Research Article: Bisphenol A Impairs Synaptic Plasticity by Both Pre‐ and Postsynaptic Mechanisms

Date Published: April 19, 2017

Publisher: John Wiley and Sons Inc.

Author(s): Fan Hu, Tingting Li, Huarui Gong, Zhi Chen, Yan Jin, Guangwei Xu, Ming Wang.

http://doi.org/10.1002/advs.201600493

Abstract

Bisphenol A (BPA), an environmental xenoestrogen, has been reported to induce learning and memory impairments in rodent animals. However, effects of BPA exposure on synaptic plasticity and the underlying physiological mechanisms remain elusive. Our behavioral and electrophysiological analyses show that BPA obviously perturbs hippocampal spatial memory of juvenile Sprague–Dawley rats after four weeks exposure, with significantly impaired long‐term potentiation (LTP) in the hippocampus. These effects involve decreased spine density of pyramidal neurons, especially the apical dendritic spine. Further presynaptic findings show an overt inhibition of pulse‐paired facilitation during electrophysiological recording, which suggest the decrease of presynaptic transmitter release and is consistent with reduced production of presynaptic glutamate after BPA exposure. Meanwhile, LTP‐related glutamate receptors, NMDA receptor 2A (NR2A) and AMPA receptor 1 (GluR1), are significantly downregulated in BPA‐exposed rats. Excitatory postsynaptic currents (EPSCs) results also show that EPSCNMDA, but not EPSCAMPA, is declined by 40% compared to the baseline in BPA‐perfused brain slices. Taken together, these findings reveal that juvenile BPA exposure has negative effects on synaptic plasticity, which result from decreases in dendritic spine density and excitatory synaptic transmission. Importantly, this study also provides new insights into the dynamics of BPA‐induced memory deterioration during the whole life of rats.

Partial Text

Bisphenol A (BPA) is a synthetic compound widely used in producing plastics and epoxy resins. Every year, there is more than 6 billion pounds demanding of BPA for producing dental sealants, thermal receipts, food packaging, plastics bottles, and so on.1 It has been found a broad distribution of BPA in environmental milieus including food, water, dust, and soil.2 A large body of evidence reveals that BPA exposure is related to adverse health effects, e.g., low‐birth weight, reproductive problem, obesity, diabetes, cardiovascular diseases, and cancers.3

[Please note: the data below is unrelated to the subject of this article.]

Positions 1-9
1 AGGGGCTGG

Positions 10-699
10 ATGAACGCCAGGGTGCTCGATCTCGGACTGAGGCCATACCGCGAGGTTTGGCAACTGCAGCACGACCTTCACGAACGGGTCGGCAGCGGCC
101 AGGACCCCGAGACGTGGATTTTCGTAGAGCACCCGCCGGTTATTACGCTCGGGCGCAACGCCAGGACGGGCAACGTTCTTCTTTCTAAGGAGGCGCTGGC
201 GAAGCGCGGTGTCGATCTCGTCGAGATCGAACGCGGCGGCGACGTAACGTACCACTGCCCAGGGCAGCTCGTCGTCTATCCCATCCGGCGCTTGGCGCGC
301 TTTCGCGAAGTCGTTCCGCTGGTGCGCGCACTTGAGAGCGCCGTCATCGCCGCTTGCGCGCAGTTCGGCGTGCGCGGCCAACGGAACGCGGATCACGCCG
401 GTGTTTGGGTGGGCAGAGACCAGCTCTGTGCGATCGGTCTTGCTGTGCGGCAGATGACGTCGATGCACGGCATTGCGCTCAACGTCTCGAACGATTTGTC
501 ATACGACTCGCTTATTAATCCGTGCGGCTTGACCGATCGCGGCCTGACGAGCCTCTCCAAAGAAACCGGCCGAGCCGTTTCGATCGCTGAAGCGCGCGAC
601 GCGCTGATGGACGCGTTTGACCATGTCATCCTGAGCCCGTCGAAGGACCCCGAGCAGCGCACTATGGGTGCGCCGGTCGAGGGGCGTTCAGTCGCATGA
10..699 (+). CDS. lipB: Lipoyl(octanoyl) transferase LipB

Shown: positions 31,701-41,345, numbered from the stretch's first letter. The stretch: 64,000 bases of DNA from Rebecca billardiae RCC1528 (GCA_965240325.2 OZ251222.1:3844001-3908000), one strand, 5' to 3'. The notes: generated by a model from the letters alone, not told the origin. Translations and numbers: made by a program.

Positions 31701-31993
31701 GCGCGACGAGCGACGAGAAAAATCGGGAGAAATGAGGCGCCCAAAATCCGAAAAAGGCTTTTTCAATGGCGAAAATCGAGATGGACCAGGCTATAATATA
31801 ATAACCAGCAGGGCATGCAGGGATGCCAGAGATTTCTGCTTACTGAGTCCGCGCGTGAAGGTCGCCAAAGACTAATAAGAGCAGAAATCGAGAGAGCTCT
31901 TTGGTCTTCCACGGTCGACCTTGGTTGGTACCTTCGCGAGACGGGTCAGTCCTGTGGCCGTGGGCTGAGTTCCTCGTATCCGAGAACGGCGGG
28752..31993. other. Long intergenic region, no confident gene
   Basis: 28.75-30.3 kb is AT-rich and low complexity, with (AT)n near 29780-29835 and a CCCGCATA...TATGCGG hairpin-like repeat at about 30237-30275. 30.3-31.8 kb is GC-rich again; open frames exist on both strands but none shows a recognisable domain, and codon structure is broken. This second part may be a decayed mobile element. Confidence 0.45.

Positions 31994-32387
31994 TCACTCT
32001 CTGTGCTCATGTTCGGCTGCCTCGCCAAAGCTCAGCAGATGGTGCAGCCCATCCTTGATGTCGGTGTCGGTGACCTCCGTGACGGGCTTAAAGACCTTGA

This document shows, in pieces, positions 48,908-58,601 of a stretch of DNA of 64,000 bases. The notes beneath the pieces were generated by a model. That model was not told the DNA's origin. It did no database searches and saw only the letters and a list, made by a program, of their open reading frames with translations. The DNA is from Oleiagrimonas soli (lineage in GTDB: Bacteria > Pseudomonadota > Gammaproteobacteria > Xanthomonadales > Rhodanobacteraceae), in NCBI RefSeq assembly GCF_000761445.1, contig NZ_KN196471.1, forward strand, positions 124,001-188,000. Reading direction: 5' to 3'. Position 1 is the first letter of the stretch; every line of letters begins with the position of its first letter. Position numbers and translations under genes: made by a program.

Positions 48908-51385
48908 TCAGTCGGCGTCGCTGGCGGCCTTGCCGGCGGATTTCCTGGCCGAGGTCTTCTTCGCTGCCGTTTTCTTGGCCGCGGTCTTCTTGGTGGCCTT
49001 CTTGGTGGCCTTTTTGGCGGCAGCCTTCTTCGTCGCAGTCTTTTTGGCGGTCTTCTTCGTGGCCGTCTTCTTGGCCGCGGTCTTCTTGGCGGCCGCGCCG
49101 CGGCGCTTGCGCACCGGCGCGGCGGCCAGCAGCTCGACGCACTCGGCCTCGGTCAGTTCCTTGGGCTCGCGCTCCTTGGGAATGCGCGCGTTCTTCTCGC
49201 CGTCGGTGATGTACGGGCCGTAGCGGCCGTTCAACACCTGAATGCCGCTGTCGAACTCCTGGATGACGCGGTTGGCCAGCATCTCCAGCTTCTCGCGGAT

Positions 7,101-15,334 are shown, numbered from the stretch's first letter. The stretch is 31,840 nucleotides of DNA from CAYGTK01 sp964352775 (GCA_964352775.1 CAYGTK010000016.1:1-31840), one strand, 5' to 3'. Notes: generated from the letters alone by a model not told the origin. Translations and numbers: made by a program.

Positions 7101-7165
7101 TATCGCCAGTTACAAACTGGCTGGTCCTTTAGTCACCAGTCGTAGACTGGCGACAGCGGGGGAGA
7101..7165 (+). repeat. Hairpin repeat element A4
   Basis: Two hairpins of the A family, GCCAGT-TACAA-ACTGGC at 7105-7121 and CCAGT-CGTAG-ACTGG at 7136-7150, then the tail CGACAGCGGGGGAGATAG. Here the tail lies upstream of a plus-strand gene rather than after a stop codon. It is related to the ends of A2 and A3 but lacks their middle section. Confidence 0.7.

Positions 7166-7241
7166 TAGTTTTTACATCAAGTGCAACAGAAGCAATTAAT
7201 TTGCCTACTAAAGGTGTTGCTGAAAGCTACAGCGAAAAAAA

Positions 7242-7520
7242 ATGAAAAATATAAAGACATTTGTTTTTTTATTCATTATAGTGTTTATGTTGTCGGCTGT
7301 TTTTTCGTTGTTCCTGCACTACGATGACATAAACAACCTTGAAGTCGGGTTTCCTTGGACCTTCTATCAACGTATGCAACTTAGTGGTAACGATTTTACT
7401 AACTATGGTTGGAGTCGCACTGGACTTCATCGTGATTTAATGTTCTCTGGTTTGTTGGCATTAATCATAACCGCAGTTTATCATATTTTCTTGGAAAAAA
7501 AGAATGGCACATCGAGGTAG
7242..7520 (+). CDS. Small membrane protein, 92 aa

Combining behavioral assays and in vivo electrophysiology, the present study is the first to demonstrate that BPA exposure in juvenile rats deteriorated spatial memory and synaptic plasticity in the hippocampal CA1 areas. This involved the decrease of spine density on the dendrites of pyramidal neurons, especially the apical dendrite. Meanwhile, altered synaptic transmission also contributed to BPA‐induced cognitive impairment, with the decrease of presynaptic glutamate synthesis and release, and excitatory receptors expression.

Experimental animals and treatment: Sprague–Dawley rats were obtained from Beijing Experimental Animal Center, P. R. China. All animal experiments were performed according to the National Institutes of Health Guide for the Care and Use of Laboratory Animals. The study was approved by the Institutional Animal Care and Use Committee of University of Science and Technology of China, P. R. China. Chronic BPA exposure was performed as previously described.35 Male rats were orally treated with or without BPA (1 mg kg−1 d−1, Sigma #239658, dissolved in dimethyl sulfoxide (DMSO)) from postnatal 21–24 to 49–52 d. In this study, one male rat pup per litter from different normal dams, mated with normal adult male SD rats, was used in the control or BPA‐exposed group (8–10 rats per group). The exposure concentration mentioned above was much lower than the currently accepted lowest observed adverse effect level (50 mg kg−1 d−1). In the control group, rats received equivalent DMSO volume instead of BPA (the highest DMSO volume was less than 0.5 mL).

 

Source:

http://doi.org/10.1002/advs.201600493

 

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